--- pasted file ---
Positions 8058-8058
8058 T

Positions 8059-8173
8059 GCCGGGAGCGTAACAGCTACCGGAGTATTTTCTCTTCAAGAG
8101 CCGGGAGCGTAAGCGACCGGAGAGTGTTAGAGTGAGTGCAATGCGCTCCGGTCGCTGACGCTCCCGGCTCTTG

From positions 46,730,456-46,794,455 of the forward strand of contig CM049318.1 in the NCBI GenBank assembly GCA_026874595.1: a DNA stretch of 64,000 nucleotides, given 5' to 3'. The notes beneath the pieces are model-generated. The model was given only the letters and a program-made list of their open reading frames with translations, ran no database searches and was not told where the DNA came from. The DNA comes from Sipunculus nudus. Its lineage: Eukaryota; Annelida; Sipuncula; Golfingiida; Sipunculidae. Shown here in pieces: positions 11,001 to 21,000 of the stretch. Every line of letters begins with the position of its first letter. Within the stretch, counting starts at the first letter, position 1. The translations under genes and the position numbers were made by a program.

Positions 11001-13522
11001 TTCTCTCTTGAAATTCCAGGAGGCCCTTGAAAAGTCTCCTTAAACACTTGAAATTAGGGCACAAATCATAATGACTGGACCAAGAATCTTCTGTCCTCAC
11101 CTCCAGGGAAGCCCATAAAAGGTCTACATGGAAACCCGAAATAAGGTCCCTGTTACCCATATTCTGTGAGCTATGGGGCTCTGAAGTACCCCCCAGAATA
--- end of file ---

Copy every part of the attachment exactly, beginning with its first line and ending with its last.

Positions 8058-8058
8058 T

Positions 8059-8173
8059 GCCGGGAGCGTAACAGCTACCGGAGTATTTTCTCTTCAAGAG
8101 CCGGGAGCGTAAGCGACCGGAGAGTGTTAGAGTGAGTGCAATGCGCTCCGGTCGCTGACGCTCCCGGCTCTTG

From positions 46,730,456-46,794,455 of the forward strand of contig CM049318.1 in the NCBI GenBank assembly GCA_026874595.1: a DNA stretch of 64,000 nucleotides, given 5' to 3'. The notes beneath the pieces are model-generated. The model was given only the letters and a program-made list of their open reading frames with translations, ran no database searches and was not told where the DNA came from. The DNA comes from Sipunculus nudus. Its lineage: Eukaryota; Annelida; Sipuncula; Golfingiida; Sipunculidae. Shown here in pieces: positions 11,001 to 21,000 of the stretch. Every line of letters begins with the position of its first letter. Within the stretch, counting starts at the first letter, position 1. The translations under genes and the position numbers were made by a program.

Positions 11001-13522
11001 TTCTCTCTTGAAATTCCAGGAGGCCCTTGAAAAGTCTCCTTAAACACTTGAAATTAGGGCACAAATCATAATGACTGGACCAAGAATCTTCTGTCCTCAC
11101 CTCCAGGGAAGCCCATAAAAGGTCTACATGGAAACCCGAAATAAGGTCCCTGTTACCCATATTCTGTGAGCTATGGGGCTCTGAAGTACCCCCCAGAATA